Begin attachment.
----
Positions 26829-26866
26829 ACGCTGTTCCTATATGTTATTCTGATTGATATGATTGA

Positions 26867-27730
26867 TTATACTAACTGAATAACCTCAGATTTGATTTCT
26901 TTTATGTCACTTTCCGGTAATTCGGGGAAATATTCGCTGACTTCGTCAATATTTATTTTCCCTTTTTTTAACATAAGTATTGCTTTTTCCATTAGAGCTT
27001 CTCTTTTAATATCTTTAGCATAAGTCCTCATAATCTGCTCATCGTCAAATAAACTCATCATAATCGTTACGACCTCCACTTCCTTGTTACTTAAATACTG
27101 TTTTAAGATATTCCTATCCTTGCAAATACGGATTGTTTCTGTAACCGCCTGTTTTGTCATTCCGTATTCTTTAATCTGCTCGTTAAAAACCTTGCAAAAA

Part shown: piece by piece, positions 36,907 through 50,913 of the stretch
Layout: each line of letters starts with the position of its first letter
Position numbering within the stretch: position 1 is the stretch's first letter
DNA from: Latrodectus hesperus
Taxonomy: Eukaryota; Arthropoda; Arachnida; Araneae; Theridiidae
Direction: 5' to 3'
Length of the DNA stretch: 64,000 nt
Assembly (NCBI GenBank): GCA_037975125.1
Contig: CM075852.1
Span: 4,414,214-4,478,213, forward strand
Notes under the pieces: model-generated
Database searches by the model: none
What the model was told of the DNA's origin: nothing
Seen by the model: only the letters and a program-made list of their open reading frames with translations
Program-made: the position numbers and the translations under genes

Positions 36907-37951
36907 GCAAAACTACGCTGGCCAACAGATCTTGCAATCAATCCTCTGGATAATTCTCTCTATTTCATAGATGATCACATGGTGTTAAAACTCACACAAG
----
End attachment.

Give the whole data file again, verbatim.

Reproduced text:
Positions 26829-26866
26829 ACGCTGTTCCTATATGTTATTCTGATTGATATGATTGA

Positions 26867-27730
26867 TTATACTAACTGAATAACCTCAGATTTGATTTCT
26901 TTTATGTCACTTTCCGGTAATTCGGGGAAATATTCGCTGACTTCGTCAATATTTATTTTCCCTTTTTTTAACATAAGTATTGCTTTTTCCATTAGAGCTT
27001 CTCTTTTAATATCTTTAGCATAAGTCCTCATAATCTGCTCATCGTCAAATAAACTCATCATAATCGTTACGACCTCCACTTCCTTGTTACTTAAATACTG
27101 TTTTAAGATATTCCTATCCTTGCAAATACGGATTGTTTCTGTAACCGCCTGTTTTGTCATTCCGTATTCTTTAATCTGCTCGTTAAAAACCTTGCAAAAA

Part shown: piece by piece, positions 36,907 through 50,913 of the stretch
Layout: each line of letters starts with the position of its first letter
Position numbering within the stretch: position 1 is the stretch's first letter
DNA from: Latrodectus hesperus
Taxonomy: Eukaryota; Arthropoda; Arachnida; Araneae; Theridiidae
Direction: 5' to 3'
Length of the DNA stretch: 64,000 nt
Assembly (NCBI GenBank): GCA_037975125.1
Contig: CM075852.1
Span: 4,414,214-4,478,213, forward strand
Notes under the pieces: model-generated
Database searches by the model: none
What the model was told of the DNA's origin: nothing
Seen by the model: only the letters and a program-made list of their open reading frames with translations
Program-made: the position numbers and the translations under genes

Positions 36907-37951
36907 GCAAAACTACGCTGGCCAACAGATCTTGCAATCAATCCTCTGGATAATTCTCTCTATTTCATAGATGATCACATGGTGTTAAAACTCACACAAG